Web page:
He is sympathetic to Poland and its plight, and the gargantuan tasks facing it on its recreation in 1918, but does not hide from its failings either. His basic viewpoint is that interwar Poland achieved much internally in difficult circumstances (for example in literacy and in land reform), but pursued a foreign policy that was overly aggressive, often unrealistic and generally unwise. Dictator Piłsudski gets off relatively lightly, while Colonel Beck, who was responsible for foreign policy 1935-9, is roundly criticised.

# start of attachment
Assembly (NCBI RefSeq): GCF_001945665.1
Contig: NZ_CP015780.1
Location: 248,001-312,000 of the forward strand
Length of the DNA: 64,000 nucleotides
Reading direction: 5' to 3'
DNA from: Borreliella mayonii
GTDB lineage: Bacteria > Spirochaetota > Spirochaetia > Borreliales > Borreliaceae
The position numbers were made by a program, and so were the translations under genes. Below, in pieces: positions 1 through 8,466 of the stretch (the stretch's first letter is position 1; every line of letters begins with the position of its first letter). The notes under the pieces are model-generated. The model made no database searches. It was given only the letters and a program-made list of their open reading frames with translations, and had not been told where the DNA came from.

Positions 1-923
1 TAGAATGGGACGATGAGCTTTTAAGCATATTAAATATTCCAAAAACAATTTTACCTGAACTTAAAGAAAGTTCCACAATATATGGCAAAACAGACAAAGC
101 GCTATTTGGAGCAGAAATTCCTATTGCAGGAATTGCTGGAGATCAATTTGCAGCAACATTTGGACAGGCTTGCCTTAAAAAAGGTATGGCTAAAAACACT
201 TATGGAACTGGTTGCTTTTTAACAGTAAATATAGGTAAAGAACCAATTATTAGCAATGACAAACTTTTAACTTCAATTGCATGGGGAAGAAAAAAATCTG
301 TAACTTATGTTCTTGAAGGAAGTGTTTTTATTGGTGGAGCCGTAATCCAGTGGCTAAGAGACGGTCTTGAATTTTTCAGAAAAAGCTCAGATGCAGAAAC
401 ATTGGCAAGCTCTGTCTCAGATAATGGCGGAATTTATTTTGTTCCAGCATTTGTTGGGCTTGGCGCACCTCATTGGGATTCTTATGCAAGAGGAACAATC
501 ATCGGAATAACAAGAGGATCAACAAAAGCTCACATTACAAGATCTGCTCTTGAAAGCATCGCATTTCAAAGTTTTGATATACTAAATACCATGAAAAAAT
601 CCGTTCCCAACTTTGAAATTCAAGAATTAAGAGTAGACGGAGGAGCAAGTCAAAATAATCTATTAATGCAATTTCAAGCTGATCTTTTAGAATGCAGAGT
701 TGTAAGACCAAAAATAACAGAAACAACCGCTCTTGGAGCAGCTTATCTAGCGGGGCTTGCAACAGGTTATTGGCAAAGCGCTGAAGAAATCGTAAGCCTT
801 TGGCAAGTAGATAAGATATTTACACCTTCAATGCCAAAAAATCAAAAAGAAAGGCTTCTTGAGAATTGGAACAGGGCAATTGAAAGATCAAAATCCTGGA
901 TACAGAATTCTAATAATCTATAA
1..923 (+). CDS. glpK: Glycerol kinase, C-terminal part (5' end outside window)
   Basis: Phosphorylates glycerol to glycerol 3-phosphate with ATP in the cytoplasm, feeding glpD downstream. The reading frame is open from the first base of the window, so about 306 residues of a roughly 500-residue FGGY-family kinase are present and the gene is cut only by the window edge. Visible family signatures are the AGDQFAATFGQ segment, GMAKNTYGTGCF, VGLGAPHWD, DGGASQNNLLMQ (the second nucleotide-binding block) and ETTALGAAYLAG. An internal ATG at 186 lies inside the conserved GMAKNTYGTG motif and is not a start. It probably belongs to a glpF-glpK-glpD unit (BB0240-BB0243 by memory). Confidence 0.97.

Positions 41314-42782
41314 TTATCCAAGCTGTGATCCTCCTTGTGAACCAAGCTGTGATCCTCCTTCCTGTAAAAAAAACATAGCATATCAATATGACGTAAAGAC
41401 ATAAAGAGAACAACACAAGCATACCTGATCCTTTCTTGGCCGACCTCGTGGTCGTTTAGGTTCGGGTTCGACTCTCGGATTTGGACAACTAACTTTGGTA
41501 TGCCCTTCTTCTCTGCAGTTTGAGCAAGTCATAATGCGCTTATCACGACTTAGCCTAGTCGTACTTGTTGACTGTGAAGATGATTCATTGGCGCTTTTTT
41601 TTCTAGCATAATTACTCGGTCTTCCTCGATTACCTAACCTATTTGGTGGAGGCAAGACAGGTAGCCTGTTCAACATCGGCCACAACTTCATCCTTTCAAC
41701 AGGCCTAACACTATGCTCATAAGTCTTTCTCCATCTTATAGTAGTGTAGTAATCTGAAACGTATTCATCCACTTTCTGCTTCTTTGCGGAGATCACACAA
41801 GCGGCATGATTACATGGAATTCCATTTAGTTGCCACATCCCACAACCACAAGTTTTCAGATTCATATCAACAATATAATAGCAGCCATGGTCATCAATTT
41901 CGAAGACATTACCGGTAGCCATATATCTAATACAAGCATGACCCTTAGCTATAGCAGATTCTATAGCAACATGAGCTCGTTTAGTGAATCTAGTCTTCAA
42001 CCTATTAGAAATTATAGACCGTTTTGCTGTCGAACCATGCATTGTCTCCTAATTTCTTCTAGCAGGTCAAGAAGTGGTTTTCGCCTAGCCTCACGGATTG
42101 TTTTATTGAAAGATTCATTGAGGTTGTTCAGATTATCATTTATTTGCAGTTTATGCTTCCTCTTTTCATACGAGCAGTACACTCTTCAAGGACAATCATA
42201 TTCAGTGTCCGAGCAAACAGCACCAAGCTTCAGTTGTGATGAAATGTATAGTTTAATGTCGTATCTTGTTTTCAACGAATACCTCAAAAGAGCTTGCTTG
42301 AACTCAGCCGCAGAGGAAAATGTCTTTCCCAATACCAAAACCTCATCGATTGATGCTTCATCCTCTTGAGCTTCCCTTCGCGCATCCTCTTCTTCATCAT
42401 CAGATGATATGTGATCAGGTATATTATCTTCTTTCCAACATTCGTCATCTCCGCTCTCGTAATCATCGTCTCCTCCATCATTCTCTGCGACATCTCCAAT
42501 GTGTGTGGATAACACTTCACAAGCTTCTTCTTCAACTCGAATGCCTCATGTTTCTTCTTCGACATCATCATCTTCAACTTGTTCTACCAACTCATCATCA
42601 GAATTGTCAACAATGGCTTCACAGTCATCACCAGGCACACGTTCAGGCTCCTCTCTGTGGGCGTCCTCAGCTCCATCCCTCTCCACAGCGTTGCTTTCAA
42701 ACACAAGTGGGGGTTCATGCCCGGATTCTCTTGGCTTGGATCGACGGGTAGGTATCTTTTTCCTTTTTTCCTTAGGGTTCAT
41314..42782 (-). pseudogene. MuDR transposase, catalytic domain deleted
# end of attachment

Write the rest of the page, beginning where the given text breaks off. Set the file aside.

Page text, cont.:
Given that Poland and its fate was a major feature of the Versailles settlement at the end of WWI, and of course the scene of the start of WWII when it was attacked by Nazi Germany and Soviet Russia, the struggles of this short-lived state is a subject that ought to be better understood than it generally is in the West. This book is an excellent place to start, as it gives a credible and readable account that is free from an obvious axe to grind.
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Amazon.com: 4.7 out of 5 stars  12 reviews
27 of 30 people found the following review helpful
5.0 out of 5 stars Prologue to Tragedy 25 April 2000
By Donal A. O'Neill - Published on Amazon.com
Format:Paperback